Half-baked: the need for the Net Zero Review to go back in the oven

An aerial view of UK parliament
An aerial view of UK parliament. Photo by Paul Silvan on Unsplash.

With COP26 fast approaching, the UK must clarify how it will manage a fair economic transition to climate safety by 2050 and set out a strategy to finance the net zero transition. The Net Zero Review must include a complete understanding of the costs and the benefits of the transition.

The Net Zero Review, written by Treasury, focuses on answering the question ‘who pays’, considering the up-front costs of the net zero transition. This document should be the definitive guide to the distributional costs of the transition. Additionally, it should be a full assessment of both the costs and the benefits of net zero investment.

This analysis is critical to capture the benefits and minimise the costs; for instance, creating real jobs, warmer homes and cheaper power to level up across the whole of the UK.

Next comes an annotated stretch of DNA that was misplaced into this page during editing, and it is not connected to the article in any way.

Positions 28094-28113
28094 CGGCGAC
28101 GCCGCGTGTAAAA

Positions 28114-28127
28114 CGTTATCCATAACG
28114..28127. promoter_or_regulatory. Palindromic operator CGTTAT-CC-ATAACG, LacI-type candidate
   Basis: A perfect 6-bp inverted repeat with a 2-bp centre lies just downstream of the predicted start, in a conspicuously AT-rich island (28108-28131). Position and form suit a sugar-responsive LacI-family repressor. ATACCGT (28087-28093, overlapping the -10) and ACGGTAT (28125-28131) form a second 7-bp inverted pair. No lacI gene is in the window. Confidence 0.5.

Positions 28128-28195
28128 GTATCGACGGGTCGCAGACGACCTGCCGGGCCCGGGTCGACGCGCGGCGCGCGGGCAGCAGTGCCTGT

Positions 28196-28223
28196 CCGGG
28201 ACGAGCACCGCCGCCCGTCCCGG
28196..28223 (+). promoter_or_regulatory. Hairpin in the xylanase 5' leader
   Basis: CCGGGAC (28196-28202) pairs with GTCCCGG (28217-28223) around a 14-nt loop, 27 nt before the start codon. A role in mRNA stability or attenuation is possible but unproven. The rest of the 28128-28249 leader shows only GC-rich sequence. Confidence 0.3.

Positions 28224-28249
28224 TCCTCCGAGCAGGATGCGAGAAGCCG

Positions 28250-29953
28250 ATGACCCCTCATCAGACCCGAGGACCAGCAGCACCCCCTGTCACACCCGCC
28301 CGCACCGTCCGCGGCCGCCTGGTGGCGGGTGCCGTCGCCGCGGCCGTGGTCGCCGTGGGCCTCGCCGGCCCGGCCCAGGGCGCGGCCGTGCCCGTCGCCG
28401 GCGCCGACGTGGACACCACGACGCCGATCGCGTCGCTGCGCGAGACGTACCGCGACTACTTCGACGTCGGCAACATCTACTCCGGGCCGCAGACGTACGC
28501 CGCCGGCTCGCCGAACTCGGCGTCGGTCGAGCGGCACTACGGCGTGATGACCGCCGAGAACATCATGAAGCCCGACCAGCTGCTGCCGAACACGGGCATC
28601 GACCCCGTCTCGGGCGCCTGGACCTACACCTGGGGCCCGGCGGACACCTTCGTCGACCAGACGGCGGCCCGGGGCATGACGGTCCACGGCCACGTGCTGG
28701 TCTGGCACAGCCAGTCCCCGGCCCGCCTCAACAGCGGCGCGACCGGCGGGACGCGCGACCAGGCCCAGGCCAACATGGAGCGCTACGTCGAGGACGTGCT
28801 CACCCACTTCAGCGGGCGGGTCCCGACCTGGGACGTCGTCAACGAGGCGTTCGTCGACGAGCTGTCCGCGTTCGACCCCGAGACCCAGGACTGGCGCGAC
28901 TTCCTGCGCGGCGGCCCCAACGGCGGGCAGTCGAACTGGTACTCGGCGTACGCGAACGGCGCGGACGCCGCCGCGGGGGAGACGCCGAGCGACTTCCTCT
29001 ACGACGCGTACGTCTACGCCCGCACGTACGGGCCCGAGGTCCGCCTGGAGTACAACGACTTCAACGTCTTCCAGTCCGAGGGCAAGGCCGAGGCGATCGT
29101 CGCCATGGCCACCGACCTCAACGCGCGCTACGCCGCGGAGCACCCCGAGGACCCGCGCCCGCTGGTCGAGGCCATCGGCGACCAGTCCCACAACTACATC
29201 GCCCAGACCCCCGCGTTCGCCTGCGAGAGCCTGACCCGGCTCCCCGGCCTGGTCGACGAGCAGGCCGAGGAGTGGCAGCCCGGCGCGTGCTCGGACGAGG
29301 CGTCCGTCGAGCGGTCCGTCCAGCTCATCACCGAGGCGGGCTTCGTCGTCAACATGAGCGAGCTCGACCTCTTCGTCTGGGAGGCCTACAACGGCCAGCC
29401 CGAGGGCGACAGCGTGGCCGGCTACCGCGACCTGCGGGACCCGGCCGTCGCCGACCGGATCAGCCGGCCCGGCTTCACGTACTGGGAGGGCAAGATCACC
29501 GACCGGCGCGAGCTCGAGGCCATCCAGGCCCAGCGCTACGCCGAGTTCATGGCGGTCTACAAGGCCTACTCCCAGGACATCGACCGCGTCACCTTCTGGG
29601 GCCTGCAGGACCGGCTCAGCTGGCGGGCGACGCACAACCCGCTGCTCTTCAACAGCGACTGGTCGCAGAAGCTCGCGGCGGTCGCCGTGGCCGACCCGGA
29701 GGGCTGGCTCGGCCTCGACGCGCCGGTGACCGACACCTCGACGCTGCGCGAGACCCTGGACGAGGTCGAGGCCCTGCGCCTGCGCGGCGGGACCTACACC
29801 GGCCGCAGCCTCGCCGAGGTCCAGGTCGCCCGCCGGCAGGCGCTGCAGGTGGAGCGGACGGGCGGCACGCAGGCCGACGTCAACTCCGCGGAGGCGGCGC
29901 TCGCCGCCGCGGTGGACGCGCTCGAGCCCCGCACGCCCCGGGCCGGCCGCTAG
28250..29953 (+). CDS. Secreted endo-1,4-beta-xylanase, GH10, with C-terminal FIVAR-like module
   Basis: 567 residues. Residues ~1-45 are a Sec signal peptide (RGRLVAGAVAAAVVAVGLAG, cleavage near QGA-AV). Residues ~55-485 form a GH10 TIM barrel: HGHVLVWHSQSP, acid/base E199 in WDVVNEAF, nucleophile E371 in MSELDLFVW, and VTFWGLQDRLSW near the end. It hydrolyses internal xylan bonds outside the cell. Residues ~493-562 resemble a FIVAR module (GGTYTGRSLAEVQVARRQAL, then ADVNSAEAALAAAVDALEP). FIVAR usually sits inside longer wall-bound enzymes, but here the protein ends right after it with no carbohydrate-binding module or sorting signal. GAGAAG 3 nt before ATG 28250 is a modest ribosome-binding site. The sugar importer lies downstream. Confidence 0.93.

The Net Zero Review is expected to have significant gaps. Most critical of these is the failure to articulate the return on investment of net zero. Above all, this failure paints a highly unbalanced view of the economic impact of reaching net zero. Therefore it is insufficient to inform government policy.

The UK’s net zero transition will require capital intensive investment upfront and will spark a changing UK economic landscape as industries transition away from fossil fuels and with the creation of future-fit jobs. However, a managed and strategic approach to financing the transition can minimise the costs and maximise the benefits.

This E3G briefing introduces readers to the Net Zero Review. Next, it outlines the gaps in the Net Zero Review and what value the net zero transition can bring to the UK. Finally, it explores the government action required in order to realise the value from their net zero investment.

Read the briefing in full here.


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